About Human Rightsin Arab Countries
Ayoon Wa Azan (About Human Rights in Arab Countries)
Jihad el Khazen Al-Hayat - 24/02/06//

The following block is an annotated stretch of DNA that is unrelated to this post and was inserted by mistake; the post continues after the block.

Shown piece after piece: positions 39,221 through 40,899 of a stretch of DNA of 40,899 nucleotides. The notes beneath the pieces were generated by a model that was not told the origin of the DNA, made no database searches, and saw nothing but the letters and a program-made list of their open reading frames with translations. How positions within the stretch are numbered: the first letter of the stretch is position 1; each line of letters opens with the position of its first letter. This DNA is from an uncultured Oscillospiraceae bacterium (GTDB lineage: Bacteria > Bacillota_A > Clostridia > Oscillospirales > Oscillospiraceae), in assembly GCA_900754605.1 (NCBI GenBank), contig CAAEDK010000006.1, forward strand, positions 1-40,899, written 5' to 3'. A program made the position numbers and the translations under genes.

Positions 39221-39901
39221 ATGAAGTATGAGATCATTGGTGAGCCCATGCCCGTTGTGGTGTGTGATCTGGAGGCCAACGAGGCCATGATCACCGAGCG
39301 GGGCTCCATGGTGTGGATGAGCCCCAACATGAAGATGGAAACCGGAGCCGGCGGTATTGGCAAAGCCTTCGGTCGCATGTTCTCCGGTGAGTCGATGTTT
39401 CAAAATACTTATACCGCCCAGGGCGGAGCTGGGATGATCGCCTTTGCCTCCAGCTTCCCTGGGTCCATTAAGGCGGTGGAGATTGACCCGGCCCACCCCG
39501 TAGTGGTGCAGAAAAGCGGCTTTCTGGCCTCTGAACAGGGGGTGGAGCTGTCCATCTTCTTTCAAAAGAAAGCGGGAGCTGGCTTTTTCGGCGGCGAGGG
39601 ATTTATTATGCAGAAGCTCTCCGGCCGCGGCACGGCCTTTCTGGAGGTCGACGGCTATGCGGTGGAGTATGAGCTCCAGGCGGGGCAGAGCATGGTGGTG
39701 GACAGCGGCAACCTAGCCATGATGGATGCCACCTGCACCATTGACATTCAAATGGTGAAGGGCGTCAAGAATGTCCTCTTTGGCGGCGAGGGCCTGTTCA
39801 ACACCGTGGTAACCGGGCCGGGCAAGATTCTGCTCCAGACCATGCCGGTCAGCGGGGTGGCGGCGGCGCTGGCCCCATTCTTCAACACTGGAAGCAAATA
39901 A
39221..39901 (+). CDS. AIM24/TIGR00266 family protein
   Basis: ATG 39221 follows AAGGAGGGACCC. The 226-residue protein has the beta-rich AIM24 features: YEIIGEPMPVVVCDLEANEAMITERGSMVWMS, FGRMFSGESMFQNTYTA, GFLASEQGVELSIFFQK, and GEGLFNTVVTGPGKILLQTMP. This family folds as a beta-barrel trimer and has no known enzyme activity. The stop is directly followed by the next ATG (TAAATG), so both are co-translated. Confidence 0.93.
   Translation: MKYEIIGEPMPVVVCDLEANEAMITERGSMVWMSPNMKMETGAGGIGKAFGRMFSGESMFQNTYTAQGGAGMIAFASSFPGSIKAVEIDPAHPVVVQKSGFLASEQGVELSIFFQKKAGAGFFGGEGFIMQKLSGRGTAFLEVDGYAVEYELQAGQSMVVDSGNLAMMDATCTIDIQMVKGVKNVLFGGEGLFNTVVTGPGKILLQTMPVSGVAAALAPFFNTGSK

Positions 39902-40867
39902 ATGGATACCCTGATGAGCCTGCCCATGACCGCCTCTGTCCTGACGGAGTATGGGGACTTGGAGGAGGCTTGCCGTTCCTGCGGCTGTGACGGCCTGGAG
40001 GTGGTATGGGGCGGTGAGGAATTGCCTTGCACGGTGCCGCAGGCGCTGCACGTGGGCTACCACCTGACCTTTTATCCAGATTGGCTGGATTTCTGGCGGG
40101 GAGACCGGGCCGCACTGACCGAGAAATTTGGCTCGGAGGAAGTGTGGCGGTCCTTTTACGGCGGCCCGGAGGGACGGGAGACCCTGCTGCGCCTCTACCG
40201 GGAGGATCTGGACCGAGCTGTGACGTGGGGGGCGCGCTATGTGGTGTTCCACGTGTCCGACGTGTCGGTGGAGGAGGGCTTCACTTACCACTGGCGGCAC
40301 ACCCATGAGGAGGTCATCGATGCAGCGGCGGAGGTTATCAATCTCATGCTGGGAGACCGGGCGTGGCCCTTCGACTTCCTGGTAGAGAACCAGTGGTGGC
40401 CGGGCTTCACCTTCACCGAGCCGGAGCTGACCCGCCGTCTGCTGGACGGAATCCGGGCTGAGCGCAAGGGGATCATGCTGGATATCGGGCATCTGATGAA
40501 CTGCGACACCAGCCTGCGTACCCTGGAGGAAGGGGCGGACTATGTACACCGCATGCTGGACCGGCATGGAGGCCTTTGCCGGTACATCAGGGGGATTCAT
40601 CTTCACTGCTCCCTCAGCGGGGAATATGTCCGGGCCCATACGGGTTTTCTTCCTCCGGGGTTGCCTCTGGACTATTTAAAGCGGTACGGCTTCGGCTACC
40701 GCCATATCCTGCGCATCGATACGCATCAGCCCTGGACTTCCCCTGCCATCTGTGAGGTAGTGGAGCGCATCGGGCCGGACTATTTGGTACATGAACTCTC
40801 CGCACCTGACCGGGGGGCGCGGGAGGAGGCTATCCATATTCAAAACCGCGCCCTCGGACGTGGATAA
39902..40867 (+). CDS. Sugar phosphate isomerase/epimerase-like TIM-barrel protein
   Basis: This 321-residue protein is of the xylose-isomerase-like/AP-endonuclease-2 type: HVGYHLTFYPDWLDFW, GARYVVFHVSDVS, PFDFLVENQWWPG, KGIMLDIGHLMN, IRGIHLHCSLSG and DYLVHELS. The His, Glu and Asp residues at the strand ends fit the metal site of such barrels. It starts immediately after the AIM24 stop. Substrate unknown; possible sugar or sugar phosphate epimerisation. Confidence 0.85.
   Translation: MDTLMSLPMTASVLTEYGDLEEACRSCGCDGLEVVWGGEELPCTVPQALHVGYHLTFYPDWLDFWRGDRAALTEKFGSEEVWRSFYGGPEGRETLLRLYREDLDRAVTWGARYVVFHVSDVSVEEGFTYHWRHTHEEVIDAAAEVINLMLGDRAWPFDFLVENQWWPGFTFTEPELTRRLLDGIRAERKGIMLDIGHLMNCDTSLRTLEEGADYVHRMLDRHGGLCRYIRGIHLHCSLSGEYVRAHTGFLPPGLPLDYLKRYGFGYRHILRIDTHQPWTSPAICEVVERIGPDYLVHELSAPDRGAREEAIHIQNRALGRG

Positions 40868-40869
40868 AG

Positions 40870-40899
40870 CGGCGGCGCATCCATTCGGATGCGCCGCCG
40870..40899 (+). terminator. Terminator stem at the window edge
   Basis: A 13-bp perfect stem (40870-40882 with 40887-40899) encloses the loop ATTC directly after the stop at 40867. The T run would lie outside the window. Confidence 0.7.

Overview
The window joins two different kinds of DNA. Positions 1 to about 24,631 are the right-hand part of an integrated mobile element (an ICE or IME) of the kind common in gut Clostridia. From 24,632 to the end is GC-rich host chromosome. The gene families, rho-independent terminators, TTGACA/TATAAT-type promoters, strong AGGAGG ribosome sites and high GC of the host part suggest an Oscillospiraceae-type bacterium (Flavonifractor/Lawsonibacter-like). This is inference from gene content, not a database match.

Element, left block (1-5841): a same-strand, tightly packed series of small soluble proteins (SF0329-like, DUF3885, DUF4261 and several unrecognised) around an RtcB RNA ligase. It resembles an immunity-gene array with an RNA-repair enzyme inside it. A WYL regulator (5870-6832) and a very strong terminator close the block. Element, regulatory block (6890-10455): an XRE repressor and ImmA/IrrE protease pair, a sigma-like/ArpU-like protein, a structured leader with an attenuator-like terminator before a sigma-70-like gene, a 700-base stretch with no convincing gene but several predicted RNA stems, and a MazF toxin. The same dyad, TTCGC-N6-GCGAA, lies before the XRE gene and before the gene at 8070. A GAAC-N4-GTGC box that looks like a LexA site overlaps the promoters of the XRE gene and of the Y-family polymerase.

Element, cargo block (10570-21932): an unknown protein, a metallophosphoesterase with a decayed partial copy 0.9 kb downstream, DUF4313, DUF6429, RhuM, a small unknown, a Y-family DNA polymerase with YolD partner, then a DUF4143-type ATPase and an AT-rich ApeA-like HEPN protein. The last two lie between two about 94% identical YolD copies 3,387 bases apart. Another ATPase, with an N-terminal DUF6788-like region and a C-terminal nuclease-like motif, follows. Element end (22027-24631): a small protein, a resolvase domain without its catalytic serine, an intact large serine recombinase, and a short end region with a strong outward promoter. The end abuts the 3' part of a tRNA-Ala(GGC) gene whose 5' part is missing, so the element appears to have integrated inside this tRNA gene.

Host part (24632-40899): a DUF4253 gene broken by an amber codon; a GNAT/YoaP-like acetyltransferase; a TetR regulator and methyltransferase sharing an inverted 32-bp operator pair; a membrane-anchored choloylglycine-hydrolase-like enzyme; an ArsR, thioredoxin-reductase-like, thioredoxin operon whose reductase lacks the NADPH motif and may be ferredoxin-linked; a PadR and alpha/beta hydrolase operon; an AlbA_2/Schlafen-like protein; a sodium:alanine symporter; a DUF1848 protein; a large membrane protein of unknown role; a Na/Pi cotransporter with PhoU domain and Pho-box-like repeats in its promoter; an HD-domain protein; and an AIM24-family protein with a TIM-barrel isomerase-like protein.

Sarah Leah Whitson is young and pretty. She is cultured and intense. She is also friendly. Still, every time I sit with her I end up with a depression.No, it is not her rejections of my pick-up lines; she would if I did. Sarah is Human Rights Watch's executive director for the Middle East, and I meet her at conferences around the Arab capitals where we discuss human rights in Arab countries, or the absence thereof of such rights.We had a chance meeting last week in Riyadh and our conversation touched again on Sarah's favourite subject. Arab governments should be grateful to Human Rights Watch as it can only afford a few researchers in some Arab countries. There is one in each of Saudi Arabia and Jordan; the Maghreb; Palestine and Israel; Iraq; and Egypt and Libya.What would we have known if Human Rights Watch had stationed three or four researchers in each of our hyper democratic countries? Sarah Whitson does not answer hypothetical questions. She only talks about what she knows and she chose to tell me that prisoners and detainees are tortured and abused in all Arab countries (I only wonder why Donald Rumsfeld is so keen on torturing our prisoners when we do it so well ourselves).I told the executive director about what I describe as "intelligence hand" where the palm is twice the size and thickness of anything in a regulation hand, allowing the security interrogator to fill the face of his victim with one slap instead of having to repeat the practice. This personalized hand may be the first requirement for a sadist applicant to join the security forces.Sarah's information is more to the point. She says prisoners are tortured and some are left in prison without trial for over 10 years (I know cases of over 20 years). She says there are confirmed cases of prisoners dying under torture. Worse still are cases like Darfour where 150,000 people, mostly Muslim, were killed by other Muslims.Since 2002 Human Rights Watch has issued scores of reports detailing specific cases in the Middle East which, together, add up to a black book about our region. Before Human Rights Watch is accused of being a tool of Zionism and imperialism I hasten to say that it attacks Israeli and American actions with equal zeal or ferocity.There is a one 126-page report on the Israeli military failure to investigate wrongdoing; one 125-page report under the title Raising Rafah detailing mass home demolishing in Gaza Strip; another report on the Israeli military operations in Jenin; and one on suicide bombings which the organization condemns as crimes against humanity.The Americans are not spared the wrath of human rights champions. There is a report of abuses since 9/11, like denying witnesses fundamental due process safeguards. Other reports detail abuse of the detainees in American hands, Iraqi civilian casualties in Baghdad by U.S. forces, Abu Ghraib and Falloujah.Iraq gets the lion's share of reports. One talks about the civilian victims of insurgent groups, another details torture and ill treatment of detainees in Iraqi custody. There are other reports about crime and insecurity under British occupation in Basrah, and sexual violence and abduction of women and girls in Baghdad.Egypt is the target of many reports, reflecting its size and importance. Among them the repression of academic freedom in the Egyptian universities, the fate of Islamists rendered to Egypt, women's unequal access to divorce, a crackdown on homosexual conduct, security forces abuse of anti-war demonstrations, and state limits on non- governmental organization activism.Almost no country is spared. Jordan where justice is denied for "honour crimes"; Saudi Arabia and the exploitation and abuse of migrant workers; Tunisia and the crushing of opposition; Morocco on human rights; Algeria and its enforced disappearances; Iran and the torture, detention and the crushing of dissent, There are other reports about many countries sharing the same abuses. If a country is not mentioned I would refer its government to the fact that Human Rights Watch does not have researchers in every country. In my book, every Arab country is guilty until proven innocent.Sarah Whitson told me that the next report would be about the abuse of women's rights in Libya where a rapist is not sent to prison but rather given the choice of first marrying his victim.Every time I talk to Sarah I consider immigrating. Then I remember that I live in London.